Investigations in The Divorce Process
Other factors also impact how long a divorce takes. It’s not uncommon for the process to require a period of discovery or investigation. This happens most often in two circumstances:
First, is parenting evaluations. The court may order a parenting evaluation for many reasons. Concerns about abuse, mental health, substance abuse, and more may trigger an investigation of this sort.
You may also encounter this if one parent wants to move out of state with a child. A third party looks into your situation and reports back to the court.
Investigations may also be necessary when it comes to valuing assets. This often means you and your ex have a great deal of wealth to divide.
But it also comes into play when a divorce involves a business or in cases of complex investment portfolios. Such appraisals take time, and the divorce can’t proceed until this concludes.
Common Experts Needed In Divorce
Divorces often require input from outside experts. It’s seldom necessary for a case to need all of these experts, but there are, however, some common specialists required in a divorce.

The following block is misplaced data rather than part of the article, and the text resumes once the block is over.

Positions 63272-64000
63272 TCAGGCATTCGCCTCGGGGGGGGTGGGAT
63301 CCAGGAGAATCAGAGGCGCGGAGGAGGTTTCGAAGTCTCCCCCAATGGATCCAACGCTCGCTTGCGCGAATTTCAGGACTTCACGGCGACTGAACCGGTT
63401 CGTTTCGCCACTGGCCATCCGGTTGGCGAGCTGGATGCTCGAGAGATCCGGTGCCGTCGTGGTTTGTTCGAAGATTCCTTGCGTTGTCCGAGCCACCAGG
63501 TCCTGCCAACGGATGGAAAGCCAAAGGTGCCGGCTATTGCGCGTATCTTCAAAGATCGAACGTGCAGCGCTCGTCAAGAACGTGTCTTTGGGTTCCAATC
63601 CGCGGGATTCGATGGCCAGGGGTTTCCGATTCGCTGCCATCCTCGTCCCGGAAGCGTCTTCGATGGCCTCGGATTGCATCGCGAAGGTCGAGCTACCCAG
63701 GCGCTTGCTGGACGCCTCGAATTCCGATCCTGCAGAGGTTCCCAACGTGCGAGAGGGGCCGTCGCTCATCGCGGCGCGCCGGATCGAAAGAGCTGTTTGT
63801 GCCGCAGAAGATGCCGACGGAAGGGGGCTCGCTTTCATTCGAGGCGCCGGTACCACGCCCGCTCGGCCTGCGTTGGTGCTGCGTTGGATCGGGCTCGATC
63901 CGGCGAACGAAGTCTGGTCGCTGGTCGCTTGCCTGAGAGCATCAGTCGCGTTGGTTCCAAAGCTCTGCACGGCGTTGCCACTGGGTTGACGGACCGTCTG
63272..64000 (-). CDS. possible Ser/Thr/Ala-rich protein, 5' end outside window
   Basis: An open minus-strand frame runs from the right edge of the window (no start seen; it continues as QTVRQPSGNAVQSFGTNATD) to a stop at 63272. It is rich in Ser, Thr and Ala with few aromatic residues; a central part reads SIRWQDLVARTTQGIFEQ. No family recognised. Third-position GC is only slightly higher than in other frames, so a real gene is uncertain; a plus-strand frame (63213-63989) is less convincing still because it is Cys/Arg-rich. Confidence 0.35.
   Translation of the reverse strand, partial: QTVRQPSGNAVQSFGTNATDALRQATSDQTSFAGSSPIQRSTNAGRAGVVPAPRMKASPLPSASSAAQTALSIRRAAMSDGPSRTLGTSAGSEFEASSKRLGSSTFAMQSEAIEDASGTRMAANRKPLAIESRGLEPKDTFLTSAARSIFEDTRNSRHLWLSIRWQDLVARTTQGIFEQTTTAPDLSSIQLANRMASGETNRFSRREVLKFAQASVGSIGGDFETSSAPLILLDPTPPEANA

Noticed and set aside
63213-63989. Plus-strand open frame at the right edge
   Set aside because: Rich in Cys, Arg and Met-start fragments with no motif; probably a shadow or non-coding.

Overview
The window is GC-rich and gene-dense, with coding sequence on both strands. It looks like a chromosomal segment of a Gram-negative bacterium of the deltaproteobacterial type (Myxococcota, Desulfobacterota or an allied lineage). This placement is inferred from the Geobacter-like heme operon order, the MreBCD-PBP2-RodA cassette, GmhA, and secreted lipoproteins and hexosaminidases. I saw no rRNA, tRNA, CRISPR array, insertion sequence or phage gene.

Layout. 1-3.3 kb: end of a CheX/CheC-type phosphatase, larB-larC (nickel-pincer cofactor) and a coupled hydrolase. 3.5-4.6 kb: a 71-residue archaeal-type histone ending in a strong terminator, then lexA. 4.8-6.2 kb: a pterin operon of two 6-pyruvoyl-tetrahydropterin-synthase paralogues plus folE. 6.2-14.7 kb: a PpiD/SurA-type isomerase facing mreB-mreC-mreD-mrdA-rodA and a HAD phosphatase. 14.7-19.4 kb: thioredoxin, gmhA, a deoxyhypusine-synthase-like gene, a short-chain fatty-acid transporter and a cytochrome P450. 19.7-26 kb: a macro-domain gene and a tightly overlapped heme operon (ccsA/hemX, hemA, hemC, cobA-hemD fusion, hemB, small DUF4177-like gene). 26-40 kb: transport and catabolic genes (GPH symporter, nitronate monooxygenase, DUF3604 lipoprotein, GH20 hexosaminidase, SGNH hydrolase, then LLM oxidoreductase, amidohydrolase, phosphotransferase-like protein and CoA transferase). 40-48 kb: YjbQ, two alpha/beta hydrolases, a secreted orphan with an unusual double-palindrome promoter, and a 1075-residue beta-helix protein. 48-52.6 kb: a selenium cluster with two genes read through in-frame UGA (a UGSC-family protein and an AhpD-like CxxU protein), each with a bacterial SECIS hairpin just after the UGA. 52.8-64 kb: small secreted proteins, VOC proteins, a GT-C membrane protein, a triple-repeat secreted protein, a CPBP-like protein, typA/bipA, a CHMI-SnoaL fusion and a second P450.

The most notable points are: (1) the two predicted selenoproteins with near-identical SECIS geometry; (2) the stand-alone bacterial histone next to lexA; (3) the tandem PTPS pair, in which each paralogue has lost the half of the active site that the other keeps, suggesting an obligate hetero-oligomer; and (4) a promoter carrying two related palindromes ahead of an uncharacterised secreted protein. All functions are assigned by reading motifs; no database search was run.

- Vocational Evaluation.
- Vocational Evaluator In-Court Testimony.
- Custodial Evaluation.
- Private Custodial Evaluation.
- Forensic Accountant.
- Special Master.
- Home appraiser.
- Personal Property Appraiser.
- A computer expert for data recovery and discovery.
- Court Reporters and transcripts.
- Process server.
- Private investigator.
- Financial Planner or accountant.
Divorce is not a speedy process. Even in the best circumstances, it takes time and attention to detail. Negotiating the terms of divorce requires diligence and effort. These are just a few factors that can drag things out.
Related Reading: What Is The Guardian Ad Litem And The Minor’s Counsel?
How Complicated Divorce Can Become
With so much to take into account, divorce gets complicated and time-consuming in a hurry. Even in amicable splits where the couple agrees.
All it takes is for your ex to decide you need to pay more child support, or that the custody schedule skews too far to one side, and you may wind up in a legal battle.
No two divorces are ever identical. Still, a good rule of thumb is, when estimating how long your divorce will take, the more complex your situation, the longer the divorce.
The more conflict and details to address, the more delays you should expect. If you agree on everything, it can go relatively smoothly, but if not, prepare to be occupied for a while.
Don’t agree to an unfavorable deal simply to get out of a complicated divorce. What you do now has a huge impact going forward. Consider hiring a lawyer, or at least having an attorney look over your paperwork before you sign.
Related Reading: Bankruptcy Or Divorce: Which One Do You File First?